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Quarterly Tax Returns Criticised

18 Apr Quarterly Tax Returns Criticised

April 15, 2016

Quarterly tax return plan criticised by watchdog

Quarterly tax return plan criticised by watchdogThe Administrative Burdens Advisory Board, the independent body that oversees HMRC, has refused to support the Government’s plans to force small businesses to submit quarterly digital tax returns.

Under its Making Tax Digital strategy, HMRC has proposed that taxpayers using self-assessment will have to file current financial information online at least every three months by 2020.

However, the Administrative Burdens Advisory Board (ABAB) has said: “Compulsory digital record keeping and quarterly online updates is not an approach we can endorse.”

The ABAB has used its annual report to flag up “significant concerns” that “the proposals for quarterly updates will be more burdensome than they currently are with increased record keeping and compliance costs”.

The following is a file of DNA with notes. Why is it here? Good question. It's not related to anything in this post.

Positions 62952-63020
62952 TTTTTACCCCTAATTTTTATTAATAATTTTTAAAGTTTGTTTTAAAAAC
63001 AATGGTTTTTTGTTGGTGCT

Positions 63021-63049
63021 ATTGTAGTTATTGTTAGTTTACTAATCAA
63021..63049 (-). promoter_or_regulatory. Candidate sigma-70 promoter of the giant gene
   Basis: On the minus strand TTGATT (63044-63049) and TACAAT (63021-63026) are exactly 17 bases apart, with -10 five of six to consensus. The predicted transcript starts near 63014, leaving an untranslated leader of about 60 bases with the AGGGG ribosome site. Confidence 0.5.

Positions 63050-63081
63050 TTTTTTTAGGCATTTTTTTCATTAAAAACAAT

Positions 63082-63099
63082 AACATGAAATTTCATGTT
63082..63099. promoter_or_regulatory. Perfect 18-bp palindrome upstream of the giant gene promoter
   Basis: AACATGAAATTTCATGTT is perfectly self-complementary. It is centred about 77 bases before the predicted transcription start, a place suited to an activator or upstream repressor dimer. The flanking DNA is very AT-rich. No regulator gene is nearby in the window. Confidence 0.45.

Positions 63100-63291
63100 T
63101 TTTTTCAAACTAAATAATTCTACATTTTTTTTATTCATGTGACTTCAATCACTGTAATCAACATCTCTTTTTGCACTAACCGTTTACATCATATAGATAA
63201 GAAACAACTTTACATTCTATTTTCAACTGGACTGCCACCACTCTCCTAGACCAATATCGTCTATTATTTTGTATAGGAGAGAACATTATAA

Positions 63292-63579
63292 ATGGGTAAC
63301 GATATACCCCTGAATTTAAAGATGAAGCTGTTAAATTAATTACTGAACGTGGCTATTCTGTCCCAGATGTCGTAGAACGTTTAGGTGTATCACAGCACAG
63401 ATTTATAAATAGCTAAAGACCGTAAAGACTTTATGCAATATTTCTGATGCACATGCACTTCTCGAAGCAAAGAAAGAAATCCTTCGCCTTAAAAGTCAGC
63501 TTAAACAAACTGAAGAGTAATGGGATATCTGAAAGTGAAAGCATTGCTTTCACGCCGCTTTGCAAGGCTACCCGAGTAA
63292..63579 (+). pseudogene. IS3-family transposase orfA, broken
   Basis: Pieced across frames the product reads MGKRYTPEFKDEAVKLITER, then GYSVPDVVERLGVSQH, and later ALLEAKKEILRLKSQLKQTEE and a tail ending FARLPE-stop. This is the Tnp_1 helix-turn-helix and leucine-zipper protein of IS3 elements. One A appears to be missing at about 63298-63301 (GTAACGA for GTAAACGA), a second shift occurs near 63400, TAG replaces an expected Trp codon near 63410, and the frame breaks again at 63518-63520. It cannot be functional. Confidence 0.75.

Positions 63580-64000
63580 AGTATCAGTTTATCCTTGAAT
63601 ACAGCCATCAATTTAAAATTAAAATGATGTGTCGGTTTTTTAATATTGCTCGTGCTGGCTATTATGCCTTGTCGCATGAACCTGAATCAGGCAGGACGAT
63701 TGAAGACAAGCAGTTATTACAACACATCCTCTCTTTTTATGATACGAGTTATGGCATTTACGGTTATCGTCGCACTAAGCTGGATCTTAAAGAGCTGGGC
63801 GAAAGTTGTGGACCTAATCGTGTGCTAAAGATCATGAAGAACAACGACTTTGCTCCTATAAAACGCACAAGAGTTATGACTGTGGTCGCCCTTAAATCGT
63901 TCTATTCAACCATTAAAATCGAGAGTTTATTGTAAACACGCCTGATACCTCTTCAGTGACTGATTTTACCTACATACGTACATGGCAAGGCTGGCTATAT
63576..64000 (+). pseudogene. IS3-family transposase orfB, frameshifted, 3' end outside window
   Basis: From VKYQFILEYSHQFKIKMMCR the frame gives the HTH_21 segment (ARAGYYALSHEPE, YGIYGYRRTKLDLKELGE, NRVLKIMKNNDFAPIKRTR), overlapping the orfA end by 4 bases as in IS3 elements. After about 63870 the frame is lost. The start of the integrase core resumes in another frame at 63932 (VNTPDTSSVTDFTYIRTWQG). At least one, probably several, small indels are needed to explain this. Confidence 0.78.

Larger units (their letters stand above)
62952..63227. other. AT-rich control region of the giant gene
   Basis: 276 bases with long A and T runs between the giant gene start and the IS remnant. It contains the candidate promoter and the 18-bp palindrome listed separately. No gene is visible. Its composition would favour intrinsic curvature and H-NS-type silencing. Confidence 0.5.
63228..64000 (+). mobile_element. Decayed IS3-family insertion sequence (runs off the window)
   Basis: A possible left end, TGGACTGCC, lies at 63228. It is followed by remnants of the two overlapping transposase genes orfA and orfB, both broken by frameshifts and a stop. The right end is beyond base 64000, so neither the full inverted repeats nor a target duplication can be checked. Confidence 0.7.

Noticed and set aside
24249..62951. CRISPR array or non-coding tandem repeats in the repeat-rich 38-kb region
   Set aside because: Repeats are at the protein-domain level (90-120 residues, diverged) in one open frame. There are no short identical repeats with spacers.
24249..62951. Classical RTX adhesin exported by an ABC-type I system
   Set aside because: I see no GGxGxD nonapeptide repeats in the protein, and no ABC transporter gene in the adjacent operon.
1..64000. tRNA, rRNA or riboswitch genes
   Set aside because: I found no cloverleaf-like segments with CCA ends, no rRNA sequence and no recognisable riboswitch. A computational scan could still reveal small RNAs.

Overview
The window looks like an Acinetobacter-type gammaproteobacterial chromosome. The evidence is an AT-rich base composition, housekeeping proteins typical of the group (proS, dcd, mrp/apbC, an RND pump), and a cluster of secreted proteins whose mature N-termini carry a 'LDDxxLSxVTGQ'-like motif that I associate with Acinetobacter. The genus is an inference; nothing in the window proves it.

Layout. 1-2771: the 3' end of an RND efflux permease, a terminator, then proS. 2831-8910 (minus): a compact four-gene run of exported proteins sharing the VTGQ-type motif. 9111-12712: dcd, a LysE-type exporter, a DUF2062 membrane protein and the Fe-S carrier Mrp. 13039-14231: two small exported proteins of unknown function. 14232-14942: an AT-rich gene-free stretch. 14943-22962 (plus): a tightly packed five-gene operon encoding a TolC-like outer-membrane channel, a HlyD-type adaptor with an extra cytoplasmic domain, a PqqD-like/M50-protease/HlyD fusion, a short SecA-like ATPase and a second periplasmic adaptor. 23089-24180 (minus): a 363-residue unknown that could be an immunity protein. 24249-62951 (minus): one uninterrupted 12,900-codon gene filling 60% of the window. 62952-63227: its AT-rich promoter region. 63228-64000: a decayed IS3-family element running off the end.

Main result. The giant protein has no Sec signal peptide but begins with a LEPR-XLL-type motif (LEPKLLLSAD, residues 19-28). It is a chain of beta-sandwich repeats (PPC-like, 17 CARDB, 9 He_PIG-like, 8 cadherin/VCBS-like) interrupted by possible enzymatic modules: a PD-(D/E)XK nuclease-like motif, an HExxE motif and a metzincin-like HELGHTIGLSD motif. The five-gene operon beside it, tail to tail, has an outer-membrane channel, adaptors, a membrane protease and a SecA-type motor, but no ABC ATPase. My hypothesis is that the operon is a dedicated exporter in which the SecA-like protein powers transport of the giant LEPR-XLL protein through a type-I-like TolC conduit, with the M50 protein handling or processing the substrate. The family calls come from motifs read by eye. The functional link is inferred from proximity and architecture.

This criticism from the ABAB adds to growing concern about HMRC’s plans for digital tax returns. The ABAB report highlights “reservations around the current capability of software being able to deliver HMRC’s vision and the appetite amongst small businesses to utilise them”.

The ABAB has also been critical of the decision to announce the policy without consultation or warning. It said: “We were surprised and disappointed when this was announced at Autumn Statement, particularly that given our close engagement and relationship with HMRC we were not informed of the intentions earlier.”

Mike Cherry, FSB national chairman, said: “The writing is on the wall as more and more small businesses are making clear their concerns about this poorly thought-out plan. Forcing small firms to pay for expensive digital accounting software so they must submit extra tax returns is not going to help anyone. It will simply add to the cost of doing business in the UK.

“These proposals will also substantially increase administrative burdens – particularly for the smallest businesses. When every independent body and expert is lining up to tell you to stop, slowdown and think again, it might be time to … listen to their concerns.”

Source: The Tax Donut